But of course it is.
These are not rules. They’re really just observances and thoughts I’ve cobbled together over the last 15 years, as both a student and a teacher. This is just one person’s opinion. Take what you need and leave the rest.
There is no better day than your first day of improv class, and I envy you on this journey.
1. Show up
You’d be amazed by how many folks miss a ton of the classes they signed up for. You have to get there. I know you’re tired, or hungover, or stuck watching an Iyanla: Fix My Life marathon. But turn it off/drink some coffee/take an asprin and get your butt to class. You do yourself, your teacher and your peers a disservice when you miss a class you don’t absolutely have to. Just get there.
2. Take notes
It may seem pretentious. You might not want them now. But five years from now, you may want to start teaching. And you will wish you had those notes.
3. Take a note
If I give you a note, I do it out of love and support and because I want you to grow. That’s the pact you and I make as teacher and student. I don’t think there is a teacher out there that gives notes to be mean. Or to waste class time. Or to hear themselves talk. So please, if you are given a note, do me a favor. Sit on it for 24 hours before you judge it. Feel it out first. Try it on. And if you still think we need to talk about it, let me know. And we will.
This is a physical art. You share a small space with many other people in class. Most classrooms have terrible temperature control. So shower. Because while we are building a beautiful stage picture, my head may need to be near your crotch. Don’t make me regret that.
5. Don’t be a dick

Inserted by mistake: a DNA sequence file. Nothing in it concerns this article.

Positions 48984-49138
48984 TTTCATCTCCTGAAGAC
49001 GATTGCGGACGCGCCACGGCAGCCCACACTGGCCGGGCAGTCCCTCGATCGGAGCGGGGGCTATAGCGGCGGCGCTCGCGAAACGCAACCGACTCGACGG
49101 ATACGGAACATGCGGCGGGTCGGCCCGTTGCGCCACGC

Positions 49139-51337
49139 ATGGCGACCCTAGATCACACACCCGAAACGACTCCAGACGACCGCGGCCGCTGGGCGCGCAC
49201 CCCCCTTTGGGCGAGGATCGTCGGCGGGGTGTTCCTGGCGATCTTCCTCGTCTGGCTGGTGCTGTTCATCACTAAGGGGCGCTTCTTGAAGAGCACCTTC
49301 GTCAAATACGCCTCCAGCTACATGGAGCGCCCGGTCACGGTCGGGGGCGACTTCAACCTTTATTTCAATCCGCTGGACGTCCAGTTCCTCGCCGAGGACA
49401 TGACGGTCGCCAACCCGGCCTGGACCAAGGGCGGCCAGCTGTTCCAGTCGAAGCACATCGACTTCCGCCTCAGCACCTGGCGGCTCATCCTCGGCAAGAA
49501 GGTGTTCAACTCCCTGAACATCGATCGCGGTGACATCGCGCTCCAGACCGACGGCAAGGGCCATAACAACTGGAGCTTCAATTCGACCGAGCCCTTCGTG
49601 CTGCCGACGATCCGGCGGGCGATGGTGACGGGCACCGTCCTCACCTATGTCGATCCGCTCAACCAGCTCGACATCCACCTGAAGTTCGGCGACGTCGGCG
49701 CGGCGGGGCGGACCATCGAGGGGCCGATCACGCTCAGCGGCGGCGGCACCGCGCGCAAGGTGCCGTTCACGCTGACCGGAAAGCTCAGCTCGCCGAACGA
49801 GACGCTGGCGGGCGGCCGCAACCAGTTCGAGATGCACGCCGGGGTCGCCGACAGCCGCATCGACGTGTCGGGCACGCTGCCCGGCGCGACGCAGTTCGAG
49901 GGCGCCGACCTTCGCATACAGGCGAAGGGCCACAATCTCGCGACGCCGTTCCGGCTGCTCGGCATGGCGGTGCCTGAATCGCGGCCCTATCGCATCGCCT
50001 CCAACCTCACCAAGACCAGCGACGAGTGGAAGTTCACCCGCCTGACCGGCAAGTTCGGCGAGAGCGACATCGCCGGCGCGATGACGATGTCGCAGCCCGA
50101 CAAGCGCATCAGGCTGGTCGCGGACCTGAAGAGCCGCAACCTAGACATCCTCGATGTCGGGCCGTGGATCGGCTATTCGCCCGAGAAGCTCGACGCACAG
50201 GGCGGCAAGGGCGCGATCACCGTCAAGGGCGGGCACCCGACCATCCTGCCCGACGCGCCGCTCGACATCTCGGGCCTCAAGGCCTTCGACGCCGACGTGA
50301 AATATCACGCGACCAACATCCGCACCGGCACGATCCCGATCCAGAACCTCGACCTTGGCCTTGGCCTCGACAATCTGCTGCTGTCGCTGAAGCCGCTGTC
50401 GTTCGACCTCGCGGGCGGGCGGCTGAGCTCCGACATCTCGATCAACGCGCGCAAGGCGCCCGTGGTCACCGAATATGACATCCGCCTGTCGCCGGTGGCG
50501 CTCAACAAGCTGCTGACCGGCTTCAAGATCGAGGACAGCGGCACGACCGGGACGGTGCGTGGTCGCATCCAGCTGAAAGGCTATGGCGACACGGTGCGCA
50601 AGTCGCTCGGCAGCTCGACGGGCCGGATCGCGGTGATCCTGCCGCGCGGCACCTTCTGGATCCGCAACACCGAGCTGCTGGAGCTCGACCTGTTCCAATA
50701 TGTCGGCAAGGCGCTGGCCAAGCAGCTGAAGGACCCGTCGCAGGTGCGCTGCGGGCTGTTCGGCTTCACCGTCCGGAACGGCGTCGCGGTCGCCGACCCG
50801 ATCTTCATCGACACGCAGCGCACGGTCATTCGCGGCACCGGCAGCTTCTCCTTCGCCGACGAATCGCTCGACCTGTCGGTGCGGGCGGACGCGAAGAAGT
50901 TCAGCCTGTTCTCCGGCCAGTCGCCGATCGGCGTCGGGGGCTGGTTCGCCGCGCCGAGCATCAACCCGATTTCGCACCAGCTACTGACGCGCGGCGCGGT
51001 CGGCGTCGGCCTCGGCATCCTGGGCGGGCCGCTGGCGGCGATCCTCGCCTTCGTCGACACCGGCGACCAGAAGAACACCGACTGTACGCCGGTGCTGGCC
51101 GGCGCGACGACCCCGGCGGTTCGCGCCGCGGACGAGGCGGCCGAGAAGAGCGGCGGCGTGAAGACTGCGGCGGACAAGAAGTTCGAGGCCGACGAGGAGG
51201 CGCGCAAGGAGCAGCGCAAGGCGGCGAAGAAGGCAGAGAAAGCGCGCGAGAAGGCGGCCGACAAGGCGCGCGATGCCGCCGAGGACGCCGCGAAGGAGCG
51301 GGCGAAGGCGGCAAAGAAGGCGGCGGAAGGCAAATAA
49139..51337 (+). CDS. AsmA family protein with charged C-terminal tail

This is pretty easy to do. Just don’t give your fellow actors notes; even cryptically (you’re not as clever as you think). And keep your hands to yourself.
6. Fail– and fail big
The most common complaint about a lot of teachers is that they don’t give enough personal notes. For some, that may be true. But, I ask you this: were you really doing anything in class that warranted a note? Are you free of the fear of failing? After all, this is a class– not a show. It’s an art form where mistakes are celebrated. My guess is that if you’re not getting enough personal notes, you’re playing it safe. Try shaking it up.
7. Be a spectator when it’s time to be a spectator
We ask you to see shows (and I’ll get to the importance of that in a moment), and we expect you to see them. The operative word here is “see.” Seeing means sitting in your chair, being a careful and smart observer of what’s happening around you. So please, for the love of all things holy, don’t volunteer if one is asked for. Wait for your shot to play with those folks you look up to on equal ground. On the same token, let an audience offer the suggestion. This is their one chance to shine. Don’t take it away from them. You’ll be taking your own suggestions soon enough.
8. Go see shows
This isn’t a suggestion. This is one of the most important things (outside of class and independant play) that you can do for yourself. See good shows and bad shows, old players and new players, themed shows and bar-prov. See it all. What you will learn is immeasurable and something no teacher can teach you.